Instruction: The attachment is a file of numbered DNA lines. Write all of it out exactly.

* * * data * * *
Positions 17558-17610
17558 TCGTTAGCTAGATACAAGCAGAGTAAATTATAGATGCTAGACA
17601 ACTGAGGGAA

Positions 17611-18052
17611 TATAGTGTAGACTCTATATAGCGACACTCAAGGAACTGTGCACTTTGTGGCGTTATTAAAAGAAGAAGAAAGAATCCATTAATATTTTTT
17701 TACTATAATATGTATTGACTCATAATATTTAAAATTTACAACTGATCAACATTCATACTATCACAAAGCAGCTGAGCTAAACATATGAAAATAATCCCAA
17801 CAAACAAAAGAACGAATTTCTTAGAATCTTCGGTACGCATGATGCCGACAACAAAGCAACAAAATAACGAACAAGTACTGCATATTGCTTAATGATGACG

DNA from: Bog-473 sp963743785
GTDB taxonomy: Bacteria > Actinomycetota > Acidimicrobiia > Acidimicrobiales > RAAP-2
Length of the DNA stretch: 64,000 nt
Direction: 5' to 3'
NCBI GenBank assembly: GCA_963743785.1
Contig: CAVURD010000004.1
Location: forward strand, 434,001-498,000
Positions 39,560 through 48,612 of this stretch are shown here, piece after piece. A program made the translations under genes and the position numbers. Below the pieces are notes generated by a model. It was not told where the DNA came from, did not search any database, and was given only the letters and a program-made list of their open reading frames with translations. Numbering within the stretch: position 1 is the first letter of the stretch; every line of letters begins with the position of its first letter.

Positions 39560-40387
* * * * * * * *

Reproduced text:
Positions 17558-17610
17558 TCGTTAGCTAGATACAAGCAGAGTAAATTATAGATGCTAGACA
17601 ACTGAGGGAA

Positions 17611-18052
17611 TATAGTGTAGACTCTATATAGCGACACTCAAGGAACTGTGCACTTTGTGGCGTTATTAAAAGAAGAAGAAAGAATCCATTAATATTTTTT
17701 TACTATAATATGTATTGACTCATAATATTTAAAATTTACAACTGATCAACATTCATACTATCACAAAGCAGCTGAGCTAAACATATGAAAATAATCCCAA
17801 CAAACAAAAGAACGAATTTCTTAGAATCTTCGGTACGCATGATGCCGACAACAAAGCAACAAAATAACGAACAAGTACTGCATATTGCTTAATGATGACG

DNA from: Bog-473 sp963743785
GTDB taxonomy: Bacteria > Actinomycetota > Acidimicrobiia > Acidimicrobiales > RAAP-2
Length of the DNA stretch: 64,000 nt
Direction: 5' to 3'
NCBI GenBank assembly: GCA_963743785.1
Contig: CAVURD010000004.1
Location: forward strand, 434,001-498,000
Positions 39,560 through 48,612 of this stretch are shown here, piece after piece. A program made the translations under genes and the position numbers. Below the pieces are notes generated by a model. It was not told where the DNA came from, did not search any database, and was given only the letters and a program-made list of their open reading frames with translations. Numbering within the stretch: position 1 is the first letter of the stretch; every line of letters begins with the position of its first letter.

Positions 39560-40387